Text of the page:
Bob Young Quoted in Massachusetts Lawyers Weekly’s “Business bar questions FTC’s proposed ban on noncompetes”
Earlier this month, the Federal Trade Commission (FTC) unveiled a rule to ban noncompete agreements. The rule would make it illegal for an employer to enter into or attempt to enter into a noncompete with a worker, maintain a noncompete with a worker, or represent to a worker that the worker is subject to a noncompete agreement.
The proposed rule provides a key exception to the ban for a noncompete clause that is entered into by a person who is selling a business “or otherwise disposing of all of the person’s ownership interest in the business entity, or by a person who is selling all or substantially all of a business entity’s operating assets, when the person restricted by the non-compete clause is a substantial owner of, or substantial member or substantial partner in, the business entity at the time the person enters into the non-compete clause.” For purposes of the rule, “substantial owner,” “substantial member,” and “substantial partner” mean someone holding at least a 25 percent ownership interest in a business entity in question.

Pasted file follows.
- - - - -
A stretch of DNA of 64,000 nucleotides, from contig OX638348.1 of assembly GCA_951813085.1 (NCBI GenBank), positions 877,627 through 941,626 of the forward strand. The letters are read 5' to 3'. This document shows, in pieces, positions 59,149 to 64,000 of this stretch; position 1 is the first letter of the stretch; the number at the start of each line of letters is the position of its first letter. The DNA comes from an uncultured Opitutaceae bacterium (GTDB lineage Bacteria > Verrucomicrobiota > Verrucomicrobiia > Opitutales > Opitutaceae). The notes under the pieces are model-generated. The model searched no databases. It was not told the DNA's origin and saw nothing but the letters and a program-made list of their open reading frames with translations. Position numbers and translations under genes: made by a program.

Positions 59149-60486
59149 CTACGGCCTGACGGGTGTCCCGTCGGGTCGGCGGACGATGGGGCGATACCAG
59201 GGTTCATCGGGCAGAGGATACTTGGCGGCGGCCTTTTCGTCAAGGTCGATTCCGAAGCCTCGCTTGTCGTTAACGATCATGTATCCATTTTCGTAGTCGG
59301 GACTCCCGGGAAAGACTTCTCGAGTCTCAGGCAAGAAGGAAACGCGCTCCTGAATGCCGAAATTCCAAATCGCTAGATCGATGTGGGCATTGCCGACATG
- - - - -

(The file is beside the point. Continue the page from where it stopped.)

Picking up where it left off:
Bob Young spoke with Massachusetts Lawyers Weekly about the FTC’s proposed rule and the sale-of-business exception:
“You could have someone who is a 24 percent owner and has been CEO of the company for 10 years,” Bob said. “The company gets sold and that person can go across the street the next day and open a competing business. That would be a massive change.”
Another issue with the proposed rule is that the definitions include a “functional test” for whether a contractual term is a noncompete clause.
Bob noted the functional test poses the risk of overturning nonsolicit agreements and nondisclosure agreements. He stated: “It’s enough of a sea change to have noncompetes thrown out nationwide. But to have to run the risk of having something like a nondisclosure or nonsolicit being unenforceable, that would just amplify the sea change.”
Continue reading “Business bar questions FTC’s proposed ban on noncompetes” on the Massachusetts Lawyers Weekly website (subscription required).